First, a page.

32. Could you comment on the Gulf War and the recent confrontations between Iraq and the US? What kinds of masculinities are we witnessing?

  33. I am very reluctant to offer quickie interpretations of public events, which are inevitably based on mass media reporting which, in cases like these, is very distorted. But one can say something about how they pull masculinity issues into the public realm. Mike Messner, for instance, has examined media images of General Schwartzkopf in the Gulf War and makes the interesting suggestion that they mark a transition in the public representation of hegemonic masculinity in the US. In the domain of economics, I can observe that where a dependent industrialization has occurred (as in the "tiger economies" of East and South-East Asia) some fusion of indigenous masculinities (in these cases, influenced by Confucian traditions) and Western entrepreneurial and bureaucratic patterns has occurred. I think it probable that there has been a multiplication of gender forms, that contemporary "globalization" does not mean the simple imposition of Western gender or sexual identities. Dennis Altmann convincingly argues this point for homosexual sexualities, and I think the same is broadly true for gender.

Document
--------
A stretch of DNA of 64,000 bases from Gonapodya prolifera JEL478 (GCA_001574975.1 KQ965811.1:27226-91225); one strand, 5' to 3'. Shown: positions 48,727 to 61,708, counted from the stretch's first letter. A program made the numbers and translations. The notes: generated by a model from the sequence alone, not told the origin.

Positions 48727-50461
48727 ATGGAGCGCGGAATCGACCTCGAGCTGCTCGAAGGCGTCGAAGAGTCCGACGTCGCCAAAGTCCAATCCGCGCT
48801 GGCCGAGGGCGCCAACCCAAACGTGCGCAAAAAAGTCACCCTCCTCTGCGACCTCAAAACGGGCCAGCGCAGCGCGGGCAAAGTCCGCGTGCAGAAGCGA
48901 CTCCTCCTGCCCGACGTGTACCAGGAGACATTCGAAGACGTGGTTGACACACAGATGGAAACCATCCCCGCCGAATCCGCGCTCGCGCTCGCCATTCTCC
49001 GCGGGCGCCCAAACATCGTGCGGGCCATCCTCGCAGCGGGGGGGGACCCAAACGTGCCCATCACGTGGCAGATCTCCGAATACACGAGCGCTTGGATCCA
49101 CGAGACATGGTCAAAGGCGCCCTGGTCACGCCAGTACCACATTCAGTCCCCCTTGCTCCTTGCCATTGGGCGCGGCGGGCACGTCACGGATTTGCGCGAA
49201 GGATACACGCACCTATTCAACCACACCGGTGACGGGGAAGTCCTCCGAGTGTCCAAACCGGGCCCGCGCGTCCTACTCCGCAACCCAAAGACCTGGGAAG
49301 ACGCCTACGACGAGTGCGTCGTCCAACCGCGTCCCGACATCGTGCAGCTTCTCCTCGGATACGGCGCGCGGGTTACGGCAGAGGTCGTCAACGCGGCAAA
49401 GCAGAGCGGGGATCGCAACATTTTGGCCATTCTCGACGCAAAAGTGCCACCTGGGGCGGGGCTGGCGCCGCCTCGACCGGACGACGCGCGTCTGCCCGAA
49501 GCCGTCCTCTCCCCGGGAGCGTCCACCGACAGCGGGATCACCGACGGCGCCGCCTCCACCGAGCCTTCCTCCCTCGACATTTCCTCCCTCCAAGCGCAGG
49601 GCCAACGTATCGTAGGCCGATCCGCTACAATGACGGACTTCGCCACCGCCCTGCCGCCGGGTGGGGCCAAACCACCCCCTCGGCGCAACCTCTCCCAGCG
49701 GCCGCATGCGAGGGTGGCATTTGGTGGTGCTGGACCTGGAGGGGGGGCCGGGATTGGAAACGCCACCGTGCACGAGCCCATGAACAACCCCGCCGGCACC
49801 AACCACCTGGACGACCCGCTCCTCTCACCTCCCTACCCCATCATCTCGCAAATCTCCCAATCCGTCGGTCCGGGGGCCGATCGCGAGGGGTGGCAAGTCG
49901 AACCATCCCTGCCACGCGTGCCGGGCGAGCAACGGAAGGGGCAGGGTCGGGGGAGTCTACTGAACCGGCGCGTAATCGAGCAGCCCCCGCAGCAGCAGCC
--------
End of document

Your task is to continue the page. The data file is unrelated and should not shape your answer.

34. What about the location of masculinity research? Are masculinity studies a Eurocentric enterprise?